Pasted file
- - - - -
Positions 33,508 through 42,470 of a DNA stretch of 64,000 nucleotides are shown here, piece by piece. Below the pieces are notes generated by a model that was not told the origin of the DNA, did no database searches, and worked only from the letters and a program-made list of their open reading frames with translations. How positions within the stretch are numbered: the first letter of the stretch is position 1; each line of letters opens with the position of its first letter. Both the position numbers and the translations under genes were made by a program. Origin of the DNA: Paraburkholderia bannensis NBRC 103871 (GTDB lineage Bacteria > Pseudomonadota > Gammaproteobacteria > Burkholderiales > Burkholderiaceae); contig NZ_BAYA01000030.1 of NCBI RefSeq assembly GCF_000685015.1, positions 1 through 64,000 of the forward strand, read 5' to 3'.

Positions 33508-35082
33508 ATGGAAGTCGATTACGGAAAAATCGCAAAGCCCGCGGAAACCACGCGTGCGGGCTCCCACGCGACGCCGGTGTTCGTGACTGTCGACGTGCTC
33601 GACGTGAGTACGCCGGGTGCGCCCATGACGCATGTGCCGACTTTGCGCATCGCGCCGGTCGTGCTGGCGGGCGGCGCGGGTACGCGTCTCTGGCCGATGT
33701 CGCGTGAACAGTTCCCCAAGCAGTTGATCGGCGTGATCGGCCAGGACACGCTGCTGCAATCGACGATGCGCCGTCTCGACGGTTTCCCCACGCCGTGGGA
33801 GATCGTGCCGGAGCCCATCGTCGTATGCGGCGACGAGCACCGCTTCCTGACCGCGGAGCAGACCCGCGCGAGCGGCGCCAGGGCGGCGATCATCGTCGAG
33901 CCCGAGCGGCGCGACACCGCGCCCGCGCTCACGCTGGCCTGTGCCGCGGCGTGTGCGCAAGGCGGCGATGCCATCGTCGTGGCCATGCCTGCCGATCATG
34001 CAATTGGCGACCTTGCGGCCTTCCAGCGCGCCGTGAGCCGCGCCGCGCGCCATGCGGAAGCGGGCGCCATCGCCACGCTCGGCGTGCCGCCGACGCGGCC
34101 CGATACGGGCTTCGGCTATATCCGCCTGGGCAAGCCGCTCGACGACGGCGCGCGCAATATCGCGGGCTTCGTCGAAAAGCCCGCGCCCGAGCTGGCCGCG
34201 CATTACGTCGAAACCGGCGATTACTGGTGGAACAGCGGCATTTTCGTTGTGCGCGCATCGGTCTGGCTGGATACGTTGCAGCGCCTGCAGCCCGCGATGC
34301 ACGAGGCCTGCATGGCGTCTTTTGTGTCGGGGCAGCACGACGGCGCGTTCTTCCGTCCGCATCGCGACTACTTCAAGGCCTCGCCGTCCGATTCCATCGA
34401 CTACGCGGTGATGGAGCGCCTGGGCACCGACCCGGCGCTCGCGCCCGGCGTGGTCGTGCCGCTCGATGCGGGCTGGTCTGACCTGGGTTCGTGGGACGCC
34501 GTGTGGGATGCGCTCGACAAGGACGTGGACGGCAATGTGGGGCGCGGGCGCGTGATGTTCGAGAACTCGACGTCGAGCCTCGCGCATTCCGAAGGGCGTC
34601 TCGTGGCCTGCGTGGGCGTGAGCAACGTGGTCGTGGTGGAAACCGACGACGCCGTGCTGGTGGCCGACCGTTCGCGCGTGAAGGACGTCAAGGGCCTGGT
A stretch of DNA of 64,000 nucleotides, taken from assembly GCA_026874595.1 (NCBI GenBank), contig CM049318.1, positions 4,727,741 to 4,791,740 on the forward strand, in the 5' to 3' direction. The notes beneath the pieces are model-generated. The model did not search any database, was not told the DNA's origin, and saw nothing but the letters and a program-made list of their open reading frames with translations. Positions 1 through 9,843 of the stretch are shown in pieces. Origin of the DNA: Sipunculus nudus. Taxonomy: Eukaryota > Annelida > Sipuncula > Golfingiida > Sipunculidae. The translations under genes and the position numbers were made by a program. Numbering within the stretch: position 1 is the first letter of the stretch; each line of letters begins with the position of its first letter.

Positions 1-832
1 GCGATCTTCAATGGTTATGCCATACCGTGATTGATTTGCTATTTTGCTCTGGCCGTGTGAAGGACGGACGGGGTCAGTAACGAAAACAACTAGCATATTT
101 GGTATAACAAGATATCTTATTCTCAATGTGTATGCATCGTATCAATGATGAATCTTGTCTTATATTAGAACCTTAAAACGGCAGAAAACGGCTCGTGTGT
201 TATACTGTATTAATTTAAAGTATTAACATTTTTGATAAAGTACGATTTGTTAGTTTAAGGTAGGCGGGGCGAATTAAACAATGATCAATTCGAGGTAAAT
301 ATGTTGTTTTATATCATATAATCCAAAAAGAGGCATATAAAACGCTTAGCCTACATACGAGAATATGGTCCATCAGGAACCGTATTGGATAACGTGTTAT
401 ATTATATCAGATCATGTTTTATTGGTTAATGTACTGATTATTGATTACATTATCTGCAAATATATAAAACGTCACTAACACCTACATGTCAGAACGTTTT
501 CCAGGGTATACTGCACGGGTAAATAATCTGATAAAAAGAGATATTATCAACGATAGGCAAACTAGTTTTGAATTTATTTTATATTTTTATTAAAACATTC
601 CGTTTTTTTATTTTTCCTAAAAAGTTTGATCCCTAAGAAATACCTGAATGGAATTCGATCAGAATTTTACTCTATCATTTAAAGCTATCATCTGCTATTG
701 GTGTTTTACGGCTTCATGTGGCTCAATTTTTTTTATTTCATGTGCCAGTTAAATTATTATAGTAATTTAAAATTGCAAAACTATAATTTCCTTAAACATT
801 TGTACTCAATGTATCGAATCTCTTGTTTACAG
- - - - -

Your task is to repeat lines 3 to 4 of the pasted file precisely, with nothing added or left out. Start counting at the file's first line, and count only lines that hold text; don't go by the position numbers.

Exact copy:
33508 ATGGAAGTCGATTACGGAAAAATCGCAAAGCCCGCGGAAACCACGCGTGCGGGCTCCCACGCGACGCCGGTGTTCGTGACTGTCGACGTGCTC
33601 GACGTGAGTACGCCGGGTGCGCCCATGACGCATGTGCCGACTTTGCGCATCGCGCCGGTCGTGCTGGCGGGCGGCGCGGGTACGCGTCTCTGGCCGATGT